The role of adenosine 3',5'-monophosphate (cyclic AMP)-dependent membrane phosphorylation in the regulation of microsomal calcium transport in rat aortic smooth muscle was studied. Cyclic AMP-dependent protein kinase augmented the phosphorylation of serine residues in a microsomal protein component with a molecular weight of about 44,000 (determined by sodium dodecyl sulfate-polyacrylamide gel electrophoresis) and the majority of 32P incorporation was in serine residue(s). The phosphorylated protein had stability characteristics of a phosphoester. The phosphorylated substrate was not extracted from the trichloroacetic acid (TCA) precipitate with organic solvents or by suspension in hot TCA; and the demonstrated hydroxylamine insensitivity suggested that the substrate was not lipid or nucleic acid. Intrinsic phosphoprotein phosphatase cleaved the labeled phosphate from the cyclic AMP-stimulated microsomes in the first 5 min of incubation. Microsomes phosphorylated in the presence of 1 micron cyclic AMP or 1 micron cyclic AMP plus 0.1 mg/ml protein kinase exhibited enhanced calcium uptake. We suggest that reversible phosphorylation of microsomal membranes may play an important role in the regulation of aortic microsomal calcium transport by cyclic AMP.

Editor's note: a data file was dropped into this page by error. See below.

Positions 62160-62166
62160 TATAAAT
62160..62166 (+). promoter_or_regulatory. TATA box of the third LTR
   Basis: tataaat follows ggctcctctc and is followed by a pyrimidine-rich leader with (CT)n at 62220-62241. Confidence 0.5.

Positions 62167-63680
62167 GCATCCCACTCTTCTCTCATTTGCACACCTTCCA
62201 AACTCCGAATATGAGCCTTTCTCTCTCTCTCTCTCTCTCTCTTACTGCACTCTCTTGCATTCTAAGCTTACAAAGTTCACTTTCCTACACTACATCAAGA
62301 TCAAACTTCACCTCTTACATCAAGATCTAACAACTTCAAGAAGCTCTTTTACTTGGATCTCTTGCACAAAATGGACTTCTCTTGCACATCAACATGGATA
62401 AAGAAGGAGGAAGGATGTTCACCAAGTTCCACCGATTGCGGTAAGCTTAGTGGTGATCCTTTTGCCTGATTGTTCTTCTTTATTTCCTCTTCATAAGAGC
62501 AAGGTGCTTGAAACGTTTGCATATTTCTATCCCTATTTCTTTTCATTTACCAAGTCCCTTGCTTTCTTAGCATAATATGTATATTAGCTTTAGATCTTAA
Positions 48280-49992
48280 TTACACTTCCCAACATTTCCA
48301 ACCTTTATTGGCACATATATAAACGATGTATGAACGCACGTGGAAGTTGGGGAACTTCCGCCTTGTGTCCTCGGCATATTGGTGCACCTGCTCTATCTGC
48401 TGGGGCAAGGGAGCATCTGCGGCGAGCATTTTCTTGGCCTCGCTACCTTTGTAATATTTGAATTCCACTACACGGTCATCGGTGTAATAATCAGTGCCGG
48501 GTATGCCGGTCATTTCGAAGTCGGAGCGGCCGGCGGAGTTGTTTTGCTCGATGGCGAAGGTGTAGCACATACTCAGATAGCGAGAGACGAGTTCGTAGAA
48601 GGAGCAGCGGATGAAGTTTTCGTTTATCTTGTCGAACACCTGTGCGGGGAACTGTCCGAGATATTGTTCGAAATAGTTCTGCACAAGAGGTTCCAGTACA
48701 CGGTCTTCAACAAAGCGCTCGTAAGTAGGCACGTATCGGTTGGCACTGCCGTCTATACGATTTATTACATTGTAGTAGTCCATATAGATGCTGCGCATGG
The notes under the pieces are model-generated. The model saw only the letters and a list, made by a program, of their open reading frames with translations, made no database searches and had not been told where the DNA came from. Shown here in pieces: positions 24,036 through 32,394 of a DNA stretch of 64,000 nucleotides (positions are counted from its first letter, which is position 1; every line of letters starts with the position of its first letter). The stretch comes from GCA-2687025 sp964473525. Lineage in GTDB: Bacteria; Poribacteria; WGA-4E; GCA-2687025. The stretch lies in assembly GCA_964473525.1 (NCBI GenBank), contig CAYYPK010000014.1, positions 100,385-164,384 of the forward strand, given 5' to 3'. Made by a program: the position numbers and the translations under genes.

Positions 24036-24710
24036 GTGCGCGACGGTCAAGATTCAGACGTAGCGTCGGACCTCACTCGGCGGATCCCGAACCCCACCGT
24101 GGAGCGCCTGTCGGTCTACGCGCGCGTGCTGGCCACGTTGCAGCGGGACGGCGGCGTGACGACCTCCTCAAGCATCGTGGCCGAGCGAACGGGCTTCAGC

|Original language||English (US)|
|Number of pages||7|
|Journal||American Journal of Physiology - Heart and Circulatory Physiology|
|State||Published - May 1 1978|
ASJC Scopus subject areas